On the occasion of the 450th anniversary of Galileo’s birth, the Graphics Museum at Palazzo Lanfranchi has set up an exhibition entitled Galileo: his myth between the 19th and the 20th century. The exhibit aims at reenacting the Galilean epic over the mentioned chronologic frame through an evocative series of paintings, printed material, sculptures, books and various items bearing witness of the extraordinarily deep influence exerted by Galileo on both the modern and contemporary imaginative universe. From June 15th to October 30th.
To feed an untarnished myth, the exhibition – presenting itself, on the border between scientific appraisal and worship, as a multifaceted illustrated journey through a world made of endless topical and geographic variations on the same theme – is divided in the following sections:
1. The painted biography – As a further step in a direction already pointed out by a flourishing written tradition on Galileo – which had arisen on the occasion of several anniversaries and specific commemorative speeches or conferences celebrating Galileo’s legacy with the highest emphasis – the 19th century was the playground of all those painters and portraitists who gave their contribution in creating a substantial collection of pictures. All of them were intended to focus some key passages in Galileo’s life: his astronomical discoveries, his relationship with the pupils, the trial he went through.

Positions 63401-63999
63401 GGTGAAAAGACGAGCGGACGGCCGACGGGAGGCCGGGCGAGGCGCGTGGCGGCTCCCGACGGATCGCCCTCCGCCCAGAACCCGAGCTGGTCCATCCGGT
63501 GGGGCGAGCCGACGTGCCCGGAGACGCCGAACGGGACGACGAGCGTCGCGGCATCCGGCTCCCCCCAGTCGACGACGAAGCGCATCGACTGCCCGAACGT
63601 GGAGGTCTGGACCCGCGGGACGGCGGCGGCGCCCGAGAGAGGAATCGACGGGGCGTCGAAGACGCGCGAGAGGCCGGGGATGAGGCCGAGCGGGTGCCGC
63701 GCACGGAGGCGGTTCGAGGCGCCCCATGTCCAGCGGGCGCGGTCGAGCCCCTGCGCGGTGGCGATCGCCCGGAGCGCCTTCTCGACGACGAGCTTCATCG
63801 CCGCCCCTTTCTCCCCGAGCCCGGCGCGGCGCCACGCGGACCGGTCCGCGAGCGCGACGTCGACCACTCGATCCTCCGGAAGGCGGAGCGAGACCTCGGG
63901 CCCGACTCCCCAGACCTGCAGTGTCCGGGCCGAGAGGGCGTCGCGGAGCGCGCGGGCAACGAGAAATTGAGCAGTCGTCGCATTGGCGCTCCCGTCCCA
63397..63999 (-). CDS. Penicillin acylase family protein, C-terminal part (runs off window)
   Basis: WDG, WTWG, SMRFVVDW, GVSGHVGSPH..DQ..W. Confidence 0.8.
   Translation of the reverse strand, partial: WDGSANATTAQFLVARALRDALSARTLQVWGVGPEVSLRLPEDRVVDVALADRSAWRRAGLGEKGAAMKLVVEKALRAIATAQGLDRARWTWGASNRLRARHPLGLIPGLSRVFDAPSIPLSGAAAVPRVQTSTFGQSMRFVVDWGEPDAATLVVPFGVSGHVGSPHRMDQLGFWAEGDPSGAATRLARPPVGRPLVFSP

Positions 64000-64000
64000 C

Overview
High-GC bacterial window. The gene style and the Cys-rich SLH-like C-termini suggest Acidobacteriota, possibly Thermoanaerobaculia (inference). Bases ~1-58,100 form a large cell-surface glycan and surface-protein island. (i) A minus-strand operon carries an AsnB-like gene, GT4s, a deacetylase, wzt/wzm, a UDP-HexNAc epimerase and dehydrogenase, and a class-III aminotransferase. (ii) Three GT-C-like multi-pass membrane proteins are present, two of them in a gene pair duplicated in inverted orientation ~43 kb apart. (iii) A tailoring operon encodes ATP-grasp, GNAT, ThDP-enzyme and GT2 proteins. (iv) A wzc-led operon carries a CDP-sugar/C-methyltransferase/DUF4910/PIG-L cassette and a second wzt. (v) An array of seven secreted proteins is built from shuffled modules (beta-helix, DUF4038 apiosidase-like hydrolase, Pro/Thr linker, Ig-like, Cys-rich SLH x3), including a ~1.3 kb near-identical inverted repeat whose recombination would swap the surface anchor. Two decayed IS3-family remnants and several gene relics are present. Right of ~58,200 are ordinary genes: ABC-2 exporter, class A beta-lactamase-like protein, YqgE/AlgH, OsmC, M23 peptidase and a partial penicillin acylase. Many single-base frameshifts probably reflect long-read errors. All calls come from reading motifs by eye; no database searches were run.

2. Galileo’s face – This section, including works by Giovanni Rocca, Luigi Travalloni, Pietro Benvenuti, Jean Baptiste Fortuné de Fournier and other outstanding figures of 19th century art, displays a series of pictures of Galileo:using appealing and pathetic portraits of distinguished personalities as a pendant to their biographies actually represented a widely spreading mode, which was rapidly gaining ground all over Europe. The most famous portrait of the great scientist, so well-known as to become a real icon, was certainly that painted by Justus Suttermans. To which extent it was looked at as a model is actually confirmed by it being reproduced for generations to come: as a matter of fact, artists and “amateurs” as well as mere imitators kept copying this picture on the occasion of their pilgrimage to the Uffizi Gallery.
3. Galileo as an advertisement icon – a very peculiar curiosity is represented by the so-called «trivial papers», a relevant production of advertising gadgets, sometimes spread on a pretty large scale – and including almost everything from bookmarks to picture cards, from menus to calendars, from post cards to posters and stamps – which, bearing witness of an extremely popular trend, accounts for a genuinely interesting cultural phenomenon.
The exhibition – which has been curated by Federico Tognoni – is the result of a collaboration between its promoters – the Graphics Museum, Pisa Municipality, Pisa University – and its supporters – Association “Friends of the Museums and Monuments in Pisa” (Amici dei Musei e Monumenti Pisani) – with the patronage of the Tuscany Region, Pisa Province and the Galilean Museum (Museo Galileo) in Florence. For the entire opening period, intensive teaching and workshop activities are expected to take place.